Overall, Croatia is very beautiful, and the language they speak there is sort of a mixture between Italian and Eastern-Europe-ish. The food is also based on Italian dishes – a lot of pasta, pizza and fish. Furthermore, life is very cheap in Croatia: 7 Kuna (their coin) is worth €1. And the people are very welcoming and open. Croatia is really a Mediterranean country, I felt the same atmosphere as in Italy and Greece, but yet, the country has a different culture and language. That’s what makes it one of a kind.

The Undiscovered Beauty of Corfu and Its Islands

Corfu and its islands are a treat for all kinds of travellers. To really discover what these islands have to offer, I went on a 4-day roadtrip through Corfu, Paxos and Anti Paxos.

Mpenitses

Mpenitses. Lovely people, delicious food, crystal clear water. It is a perfect place to come to peace and meet the local people. It’s not so far from the airport – since our flight arrived at night, we took a cab, but the bus connection is pretty good by day so that’s also an option – and on the way, the taxi-driver stopped by a coffee shop to grab a frappé (an ice coffee). Now, you need to understand something very important: frappé is life, frappé is a gods gift in Greece. Whether it’s six in the morning or midnight, it’s always frappé-o’ clock.

Mpenitses is a small village with lots of local restaurants, bars, and shops. The beach is lovely, it’s a sand beach with clear water. There are bars that serve you while you’re laying on the beach and if you buy a drink, you don’t have to pay for a seat – a fair deal, since you have to drink while laying in the sun all day.

At night, Mpenitses is everything but boring – if you want to party hard all night long, this is NOT the place to be- I am talking about local bars and restaurants who have live concerts of greek singers (what else?!).

I strongly recommend – you can choose what suits you best, but this was my experience – to stay in a local hostel or guesthouse. It’s not luxurious at all, but it is authentic and it makes you feel like you are one of the inhabitants. There are also luxury hotels there, so there’s something for everyone’s taste.

Corfu Town

The habitants have been super creative and Greek with the name of the capital of Corfu: “Corfu Town”. However, what I find so special about this capital, are the restaurants: they come together with a private swimming area. You can eat outside and when you’re feeling hot or the ocean is calling you, you can just take off you clothes (everybody wears swimwear beneath their clothes in Corfu because you never know when you’re going to swim) and jump into the water. Or, if you’ve eaten a bit too much, you can also take the stairs.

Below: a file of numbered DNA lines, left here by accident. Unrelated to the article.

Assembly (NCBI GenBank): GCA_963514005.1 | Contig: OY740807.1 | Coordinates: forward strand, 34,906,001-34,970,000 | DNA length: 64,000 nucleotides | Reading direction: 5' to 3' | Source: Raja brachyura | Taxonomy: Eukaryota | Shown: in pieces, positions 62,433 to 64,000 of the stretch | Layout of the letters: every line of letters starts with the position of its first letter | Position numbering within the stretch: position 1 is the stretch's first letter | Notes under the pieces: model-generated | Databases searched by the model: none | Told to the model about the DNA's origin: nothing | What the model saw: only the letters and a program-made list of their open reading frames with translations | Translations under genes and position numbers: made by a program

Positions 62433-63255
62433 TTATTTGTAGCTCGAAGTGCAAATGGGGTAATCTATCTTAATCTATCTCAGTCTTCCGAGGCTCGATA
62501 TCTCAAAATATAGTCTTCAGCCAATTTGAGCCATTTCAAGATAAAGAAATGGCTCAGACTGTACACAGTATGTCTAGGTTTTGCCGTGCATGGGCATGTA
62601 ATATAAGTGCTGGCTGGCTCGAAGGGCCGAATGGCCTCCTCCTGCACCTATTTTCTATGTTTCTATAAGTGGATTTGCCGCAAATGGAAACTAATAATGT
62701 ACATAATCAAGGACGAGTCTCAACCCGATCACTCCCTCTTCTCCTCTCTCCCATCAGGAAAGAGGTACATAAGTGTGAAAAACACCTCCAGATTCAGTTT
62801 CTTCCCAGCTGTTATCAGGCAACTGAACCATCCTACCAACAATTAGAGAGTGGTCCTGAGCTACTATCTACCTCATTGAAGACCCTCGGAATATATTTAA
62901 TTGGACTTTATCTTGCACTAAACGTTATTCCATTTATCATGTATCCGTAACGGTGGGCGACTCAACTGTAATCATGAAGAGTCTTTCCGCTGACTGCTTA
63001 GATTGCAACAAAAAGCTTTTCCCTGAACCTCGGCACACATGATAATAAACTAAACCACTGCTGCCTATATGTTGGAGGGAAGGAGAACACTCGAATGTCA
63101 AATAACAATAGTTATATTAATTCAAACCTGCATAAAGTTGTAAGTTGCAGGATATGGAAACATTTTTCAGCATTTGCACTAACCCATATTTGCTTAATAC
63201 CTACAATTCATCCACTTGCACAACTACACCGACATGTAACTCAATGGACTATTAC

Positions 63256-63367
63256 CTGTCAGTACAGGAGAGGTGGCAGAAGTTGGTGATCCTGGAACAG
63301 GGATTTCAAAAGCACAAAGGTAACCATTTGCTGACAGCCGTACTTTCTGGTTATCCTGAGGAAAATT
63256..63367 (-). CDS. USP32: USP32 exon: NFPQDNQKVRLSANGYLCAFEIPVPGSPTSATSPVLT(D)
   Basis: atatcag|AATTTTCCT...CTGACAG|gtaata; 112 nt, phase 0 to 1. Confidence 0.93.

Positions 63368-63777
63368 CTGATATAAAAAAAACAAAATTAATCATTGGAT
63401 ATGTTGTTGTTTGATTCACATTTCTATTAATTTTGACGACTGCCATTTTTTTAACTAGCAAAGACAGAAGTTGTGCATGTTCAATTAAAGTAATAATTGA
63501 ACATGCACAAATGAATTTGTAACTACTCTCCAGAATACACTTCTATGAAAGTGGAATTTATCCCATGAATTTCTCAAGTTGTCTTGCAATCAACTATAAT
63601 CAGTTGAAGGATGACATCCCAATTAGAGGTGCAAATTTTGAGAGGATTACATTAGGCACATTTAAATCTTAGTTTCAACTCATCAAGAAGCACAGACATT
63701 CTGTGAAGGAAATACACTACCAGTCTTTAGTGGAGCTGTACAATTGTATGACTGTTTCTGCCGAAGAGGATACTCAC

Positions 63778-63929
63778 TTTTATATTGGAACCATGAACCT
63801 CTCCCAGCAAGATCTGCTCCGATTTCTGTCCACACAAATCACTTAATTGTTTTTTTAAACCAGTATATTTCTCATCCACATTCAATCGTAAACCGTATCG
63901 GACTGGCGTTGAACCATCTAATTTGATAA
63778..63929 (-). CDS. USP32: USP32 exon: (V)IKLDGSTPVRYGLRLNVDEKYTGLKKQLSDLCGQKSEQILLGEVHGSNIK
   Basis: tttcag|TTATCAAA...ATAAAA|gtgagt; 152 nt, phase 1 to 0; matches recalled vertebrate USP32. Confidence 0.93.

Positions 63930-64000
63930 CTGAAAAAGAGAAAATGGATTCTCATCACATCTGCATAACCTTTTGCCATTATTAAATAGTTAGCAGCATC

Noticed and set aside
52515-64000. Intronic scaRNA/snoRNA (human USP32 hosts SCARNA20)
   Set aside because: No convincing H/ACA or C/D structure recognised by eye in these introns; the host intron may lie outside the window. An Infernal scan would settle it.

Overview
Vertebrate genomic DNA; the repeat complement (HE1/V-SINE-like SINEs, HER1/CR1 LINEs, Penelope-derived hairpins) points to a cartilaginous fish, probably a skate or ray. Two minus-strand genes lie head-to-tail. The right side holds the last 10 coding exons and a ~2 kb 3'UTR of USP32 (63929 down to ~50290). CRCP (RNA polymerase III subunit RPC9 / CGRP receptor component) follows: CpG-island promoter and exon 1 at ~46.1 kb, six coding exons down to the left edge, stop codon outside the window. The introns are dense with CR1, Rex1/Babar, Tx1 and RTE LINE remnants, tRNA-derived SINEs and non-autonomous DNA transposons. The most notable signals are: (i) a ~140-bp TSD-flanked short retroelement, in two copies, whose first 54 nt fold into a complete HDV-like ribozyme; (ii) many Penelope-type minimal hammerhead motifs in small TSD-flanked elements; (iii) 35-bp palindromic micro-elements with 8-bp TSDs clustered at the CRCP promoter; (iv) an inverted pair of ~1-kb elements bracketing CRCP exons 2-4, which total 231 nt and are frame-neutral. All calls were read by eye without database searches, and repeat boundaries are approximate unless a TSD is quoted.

Corfu Town is all about climbing. No worries, I’m far from sportive and even I survived it, but the views are certainly worth it. This is me, feeling like a Greek princess – yes, we bought those authentic Greek dresses, yes, I wore a braid and yes, I walked with pride through the whole city like dis.

Achilleion

Next stop was the Achilleion Palace. It was built by Empress Elizabeth of Austria who is also known as the queen Sissy. The palace is decorated with statues of ancient philosophers, heroes and mythical ancient gods. A visit to this divine palace is one everybody should check off while visiting Corfu.

Paxos island 

What you can also do is take a ferry from Corfu to Paxos island. If you’re lucky, the owners of the boats let you sit all the way in the front, like Jack and Rose in Titanic – but with a smaller version of the Titanic, and in the Ionean Sea – fresh air and a beautiful sight guaranteed. Paxos island is undoubtedly the place where the word “relax” was invented -right here, on this very island of 30km².

What do you do on a small island that consists of 80% coastlines and 20% village centre? Right. You lay down at the beach every day, you wander around the coastlines, hike through the island. I did see lots of people renting a boat (or owning one) and sailing around the island. That’s also an option when you’re visiting an island, of course. Or maybe you can summon some turtles and ask them to escort you to the nearest island, Captain Jack Sparrow-style.

Antipaxos

This is the third and last island we visited. Antipaxos is smaller than Paxos, it is only 4km². Again, there is just one thing to do- swim!

On Paxos and Antipaxos, you can find great restaurants, tavernas, bars, ice cream shops,… they are all local of course, and they have that Greek authentic touch you can’t find anywhere else than the country itself. One thing that people in Corfu, Paxos and Antipaxos love are pancakes: crepes. You can find them literally everywhere. Why would someone want to eat hot and heavy (but delicious) pancakes on a tropical island where you are hot every single second of the day, you may ask? Well, the answer is always frappé.

Kavos

Kavos is a famous town in south Corfu and is known for its nightlife. The atmosphere, people and clubs are full of life, and the prices are great, too. There are bowling alleys, dance clubs, karaoke bars, etc. If you want to go on a party vacation with your friends, this is the place to be.